Schumann
Kinderszenen, Op.15
Carnaval, Op.9
Brahms
2 Rhapsodies, Op.79 – No.1 in B minor; No.2 in G minor
Variations and Fugue on a Theme by Handel, Op.24

John Lill (piano)
John Lill John Lill opened this thoughtful, well-proportioned matinee recital (given as part of the Southbank Centre’s “International Piano Series”) with a performance of Kinderszenen that began with the gentlest of touches, innocence and nostalgia to the fore (if tinged by experience), each of the thirteen miniatures perfectly to scale, and finely crafted, yet with a largesse that elevated the music to more than a set of character pieces, most notably in a tender ‘Traümerei’ (serene and unaffected) and profoundly expressive in the closing ‘Der Dichter spricht’ (poetic indeed). Carnaval was introduced in full-blooded style and galloped into life; once again, Lill’s success was to invest each section with unimpeachable musicianship, catching changes of mood unerringly and threading them so that the closing ‘March’ was not only magnificent but also inevitable.
Just occasionally one missed an element of whimsy in Schumann’s expression, but the Brahms pieces were deeply and completely satisfying, the Two Rhapsodies played with technical suppleness and emotional fire and musing – as well as underlying logic – the G minor being especially hypnotic in its flexibility and seriousness of purpose. To end the concert, Handel’s Theme was crisply delivered, the first of Brahms’s Variations on it given with foot-tapping vitality, ensuing that contrasts – either of personality or dynamics – were often captivating and part of the whole, the closing Fugue glorious in its arrival at the summit.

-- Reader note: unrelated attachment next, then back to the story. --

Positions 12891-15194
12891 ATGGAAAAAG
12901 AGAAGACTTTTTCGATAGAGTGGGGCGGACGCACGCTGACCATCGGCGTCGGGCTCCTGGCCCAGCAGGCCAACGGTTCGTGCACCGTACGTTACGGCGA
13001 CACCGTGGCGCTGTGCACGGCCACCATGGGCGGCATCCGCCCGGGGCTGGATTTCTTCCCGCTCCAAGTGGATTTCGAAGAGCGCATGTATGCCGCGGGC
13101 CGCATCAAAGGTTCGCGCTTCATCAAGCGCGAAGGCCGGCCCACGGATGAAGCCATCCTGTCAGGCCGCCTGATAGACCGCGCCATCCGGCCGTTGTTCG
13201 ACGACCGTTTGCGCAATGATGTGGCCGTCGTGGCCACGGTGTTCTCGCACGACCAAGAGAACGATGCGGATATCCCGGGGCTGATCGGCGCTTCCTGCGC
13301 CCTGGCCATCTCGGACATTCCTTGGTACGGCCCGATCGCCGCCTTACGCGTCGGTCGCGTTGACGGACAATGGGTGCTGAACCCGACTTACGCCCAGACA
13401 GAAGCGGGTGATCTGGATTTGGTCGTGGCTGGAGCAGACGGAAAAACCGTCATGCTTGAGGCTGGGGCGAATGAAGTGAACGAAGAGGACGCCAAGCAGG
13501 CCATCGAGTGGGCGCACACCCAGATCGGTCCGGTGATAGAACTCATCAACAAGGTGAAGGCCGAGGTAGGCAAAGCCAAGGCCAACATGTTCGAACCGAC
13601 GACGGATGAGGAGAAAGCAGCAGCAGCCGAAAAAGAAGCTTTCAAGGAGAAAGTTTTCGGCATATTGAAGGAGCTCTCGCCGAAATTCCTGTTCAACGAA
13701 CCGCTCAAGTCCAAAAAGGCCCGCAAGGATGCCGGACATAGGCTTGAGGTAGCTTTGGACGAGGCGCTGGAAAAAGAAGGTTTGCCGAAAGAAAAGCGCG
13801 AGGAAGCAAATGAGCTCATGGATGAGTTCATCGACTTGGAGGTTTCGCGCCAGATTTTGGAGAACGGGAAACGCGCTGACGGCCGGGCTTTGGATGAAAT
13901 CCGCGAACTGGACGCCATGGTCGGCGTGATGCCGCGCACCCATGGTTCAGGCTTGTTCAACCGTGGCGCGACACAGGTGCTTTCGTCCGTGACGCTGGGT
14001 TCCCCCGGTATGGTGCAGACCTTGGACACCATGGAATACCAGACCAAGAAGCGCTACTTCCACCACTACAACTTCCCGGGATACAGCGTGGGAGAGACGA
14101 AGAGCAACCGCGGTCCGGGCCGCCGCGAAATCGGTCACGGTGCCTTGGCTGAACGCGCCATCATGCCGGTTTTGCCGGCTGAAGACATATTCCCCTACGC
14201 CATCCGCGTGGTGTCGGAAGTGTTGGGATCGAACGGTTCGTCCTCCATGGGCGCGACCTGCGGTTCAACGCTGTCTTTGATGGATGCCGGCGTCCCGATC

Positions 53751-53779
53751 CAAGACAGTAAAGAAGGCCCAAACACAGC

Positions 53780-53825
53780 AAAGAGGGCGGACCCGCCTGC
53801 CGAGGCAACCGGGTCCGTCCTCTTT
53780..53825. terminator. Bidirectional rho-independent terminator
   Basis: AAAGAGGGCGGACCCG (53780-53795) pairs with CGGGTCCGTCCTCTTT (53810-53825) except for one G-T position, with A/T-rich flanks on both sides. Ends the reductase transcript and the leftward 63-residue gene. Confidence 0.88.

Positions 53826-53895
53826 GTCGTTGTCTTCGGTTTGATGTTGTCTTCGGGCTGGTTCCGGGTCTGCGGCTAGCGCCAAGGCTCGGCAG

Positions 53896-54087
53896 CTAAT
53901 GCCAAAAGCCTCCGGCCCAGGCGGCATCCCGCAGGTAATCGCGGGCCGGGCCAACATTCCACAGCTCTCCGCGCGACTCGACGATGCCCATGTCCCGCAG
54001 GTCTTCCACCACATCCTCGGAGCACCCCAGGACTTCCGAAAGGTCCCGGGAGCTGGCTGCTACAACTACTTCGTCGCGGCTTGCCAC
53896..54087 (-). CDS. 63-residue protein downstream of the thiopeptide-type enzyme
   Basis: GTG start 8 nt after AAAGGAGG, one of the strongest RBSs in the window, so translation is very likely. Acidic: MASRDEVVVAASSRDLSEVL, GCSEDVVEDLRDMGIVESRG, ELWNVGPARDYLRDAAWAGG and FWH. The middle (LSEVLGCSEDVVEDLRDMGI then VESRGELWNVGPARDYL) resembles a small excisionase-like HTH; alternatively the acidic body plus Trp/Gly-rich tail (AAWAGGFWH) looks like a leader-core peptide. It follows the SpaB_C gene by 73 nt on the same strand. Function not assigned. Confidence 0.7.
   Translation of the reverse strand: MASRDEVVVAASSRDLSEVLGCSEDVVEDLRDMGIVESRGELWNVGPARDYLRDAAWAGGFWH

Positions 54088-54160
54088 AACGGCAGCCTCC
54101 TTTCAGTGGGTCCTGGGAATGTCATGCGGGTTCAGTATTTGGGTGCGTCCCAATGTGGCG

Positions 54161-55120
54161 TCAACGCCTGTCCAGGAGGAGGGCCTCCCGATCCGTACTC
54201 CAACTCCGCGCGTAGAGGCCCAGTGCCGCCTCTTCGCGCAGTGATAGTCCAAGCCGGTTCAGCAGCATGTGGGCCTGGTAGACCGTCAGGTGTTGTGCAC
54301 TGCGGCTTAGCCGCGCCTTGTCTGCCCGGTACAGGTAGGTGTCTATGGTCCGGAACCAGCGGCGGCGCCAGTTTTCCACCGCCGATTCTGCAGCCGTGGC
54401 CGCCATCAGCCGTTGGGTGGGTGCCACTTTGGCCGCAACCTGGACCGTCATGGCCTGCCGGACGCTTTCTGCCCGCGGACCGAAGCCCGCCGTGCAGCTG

As an encore to a demanding but not a second too long recital, Lill offered an Intermezzo in B flat minor (the second of Brahms’s Piano Pieces, Opus 117) with the insight and integrity that was typical of his inspiring playing throughout the afternoon.

 

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